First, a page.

The House of the Seven Gables was Hawthorne's follow-up to his highly successful novel The Scarlet Letter. He began writing it while living in Lenox, Massachusetts in August 1850. By October, he had chosen the title and it was advertised as forthcoming, though the author complained of his slow progress a month later: "I write diligently, but not so rapidly as I hoped... I find the book requires more care and thought than the 'Scarlet Letter'". He hoped the book would be complete by November but would not push himself to commit to a deadline. As he forewarned, "I must not pull up my cabbage by the roots, by way of hastening its growth." By mid-January 1851, he wrote to his publisher James Thomas Fields that the book was nearly finished, "only I am hammering away a little on the roof, and doing a few odd jobs that were left incomplete." He sent the finished manuscript to Fields by the end of the month. His wife Sophia Hawthorne reported to her mother on January 27 that he had read her the ending the night before: "There is unspeakable grace and beauty in the conclusion, throwing back upon the sterner tragedy of the commencement an ethereal light, and a dear home-loveliness and satisfaction."
The House of the Seven Gables was released in the second week of April 1851. Two printings were issued in the first month, a third in May, and a fourth in September 1851, totaling 6,710 copies in its first year (slightly more than The Scarlet Letter in its first year). Hawthorne earned 15% in royalties from the $1.00 cover price. After its publication, Hawthorne said, "It sold finely and seems to have pleased a good many people".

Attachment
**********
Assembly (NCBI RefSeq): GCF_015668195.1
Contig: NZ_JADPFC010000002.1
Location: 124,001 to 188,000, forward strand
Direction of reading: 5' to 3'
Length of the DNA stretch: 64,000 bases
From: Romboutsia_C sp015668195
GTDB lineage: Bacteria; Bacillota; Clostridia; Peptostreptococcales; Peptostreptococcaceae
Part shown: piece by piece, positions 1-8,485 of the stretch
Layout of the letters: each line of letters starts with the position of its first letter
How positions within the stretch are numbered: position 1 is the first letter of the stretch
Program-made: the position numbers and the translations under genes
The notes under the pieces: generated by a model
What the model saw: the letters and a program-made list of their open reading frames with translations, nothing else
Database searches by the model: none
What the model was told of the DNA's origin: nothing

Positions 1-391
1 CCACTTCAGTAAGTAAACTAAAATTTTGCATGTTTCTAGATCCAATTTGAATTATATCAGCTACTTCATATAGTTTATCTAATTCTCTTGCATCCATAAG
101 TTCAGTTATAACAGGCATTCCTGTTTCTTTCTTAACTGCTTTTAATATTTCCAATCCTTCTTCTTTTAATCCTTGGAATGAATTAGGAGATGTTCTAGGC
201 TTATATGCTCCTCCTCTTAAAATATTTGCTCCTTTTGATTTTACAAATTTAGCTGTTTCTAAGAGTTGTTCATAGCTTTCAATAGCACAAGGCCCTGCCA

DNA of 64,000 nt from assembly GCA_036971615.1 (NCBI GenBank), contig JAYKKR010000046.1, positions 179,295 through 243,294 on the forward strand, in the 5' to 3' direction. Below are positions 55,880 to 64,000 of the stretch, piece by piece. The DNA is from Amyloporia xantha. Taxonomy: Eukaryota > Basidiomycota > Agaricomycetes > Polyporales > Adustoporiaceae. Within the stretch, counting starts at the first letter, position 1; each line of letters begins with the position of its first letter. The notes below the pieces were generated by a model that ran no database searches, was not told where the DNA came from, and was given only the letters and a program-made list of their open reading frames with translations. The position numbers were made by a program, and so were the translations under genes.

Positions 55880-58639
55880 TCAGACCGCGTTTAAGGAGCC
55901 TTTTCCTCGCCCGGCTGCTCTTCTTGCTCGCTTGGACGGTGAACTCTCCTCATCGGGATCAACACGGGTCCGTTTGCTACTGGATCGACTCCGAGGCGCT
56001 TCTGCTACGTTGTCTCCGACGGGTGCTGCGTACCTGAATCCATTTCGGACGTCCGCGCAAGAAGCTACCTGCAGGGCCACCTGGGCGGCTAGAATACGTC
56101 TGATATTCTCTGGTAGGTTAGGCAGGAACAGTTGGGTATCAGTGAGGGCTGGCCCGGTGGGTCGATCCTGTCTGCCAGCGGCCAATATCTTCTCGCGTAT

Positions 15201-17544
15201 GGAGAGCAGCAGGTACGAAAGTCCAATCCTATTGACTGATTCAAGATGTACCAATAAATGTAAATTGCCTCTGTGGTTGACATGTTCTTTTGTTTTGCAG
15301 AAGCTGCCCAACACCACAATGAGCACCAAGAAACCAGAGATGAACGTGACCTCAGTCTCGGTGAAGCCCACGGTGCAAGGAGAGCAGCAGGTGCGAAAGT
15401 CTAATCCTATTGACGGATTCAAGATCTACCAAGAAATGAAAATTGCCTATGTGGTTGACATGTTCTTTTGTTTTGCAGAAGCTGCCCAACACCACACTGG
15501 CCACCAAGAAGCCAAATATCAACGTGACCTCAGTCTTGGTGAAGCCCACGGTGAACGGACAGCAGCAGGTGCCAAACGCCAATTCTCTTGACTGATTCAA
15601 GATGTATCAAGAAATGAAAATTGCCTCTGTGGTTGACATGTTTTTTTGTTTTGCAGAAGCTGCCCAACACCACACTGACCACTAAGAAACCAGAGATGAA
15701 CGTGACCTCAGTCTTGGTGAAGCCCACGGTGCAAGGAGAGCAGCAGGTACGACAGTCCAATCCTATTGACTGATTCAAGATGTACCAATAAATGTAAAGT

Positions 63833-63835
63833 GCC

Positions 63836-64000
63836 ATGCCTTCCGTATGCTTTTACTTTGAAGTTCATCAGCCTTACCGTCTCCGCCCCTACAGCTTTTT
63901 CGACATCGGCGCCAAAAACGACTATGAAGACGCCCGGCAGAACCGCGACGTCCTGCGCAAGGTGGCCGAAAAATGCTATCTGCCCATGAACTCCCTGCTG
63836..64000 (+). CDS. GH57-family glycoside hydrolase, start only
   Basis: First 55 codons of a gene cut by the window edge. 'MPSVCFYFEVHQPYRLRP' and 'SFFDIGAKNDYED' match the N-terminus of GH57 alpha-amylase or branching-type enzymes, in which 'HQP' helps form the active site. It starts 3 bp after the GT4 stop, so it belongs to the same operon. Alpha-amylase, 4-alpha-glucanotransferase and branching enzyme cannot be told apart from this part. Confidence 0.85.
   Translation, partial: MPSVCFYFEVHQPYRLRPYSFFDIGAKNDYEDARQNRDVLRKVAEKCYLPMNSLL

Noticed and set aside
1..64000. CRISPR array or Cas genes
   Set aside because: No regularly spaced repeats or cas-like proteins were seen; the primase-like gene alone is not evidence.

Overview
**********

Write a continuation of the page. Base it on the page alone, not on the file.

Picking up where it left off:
Hawthorne's friend Henry Wadsworth Longfellow called it "a weird, wild book, like all he writes." Fanny Kemble reported that the book caused a sensation in England equal to Jane Eyre. English critic Henry Chorley also noted that, with The Scarlet Letter and The House of the Seven Gables, "few will dispute [Hawthorne's] claim to rank amongst the most original and complete novelists that have appeared in modern times." Some did not agree. "The book is an affliction", claimed fellow author Catharine Maria Sedgwick. "It affects one like a passage through the wards of an insane asylum." A review in the Christian Examiner complained the book was "more complex, the characterization more exaggerated, and the artistic execution less perfect" than the author's previous novel. Even so, Boston critic Edwin Percy Whipple simply called it his "greatest work". Hawthorne's friend Herman Melville, however, praised the book for its dark themes in a letter to the author:
There is a certain tragic phase of humanity which, in our opinion, was never ore powerfuly emboied than by Hawthorne. We mean the tragicalness of human thought in its own unbiased, native, and profounder workings. We think that into no recorded mind has the intense feeling of the visible truth ever entemored more deeply than into this man's.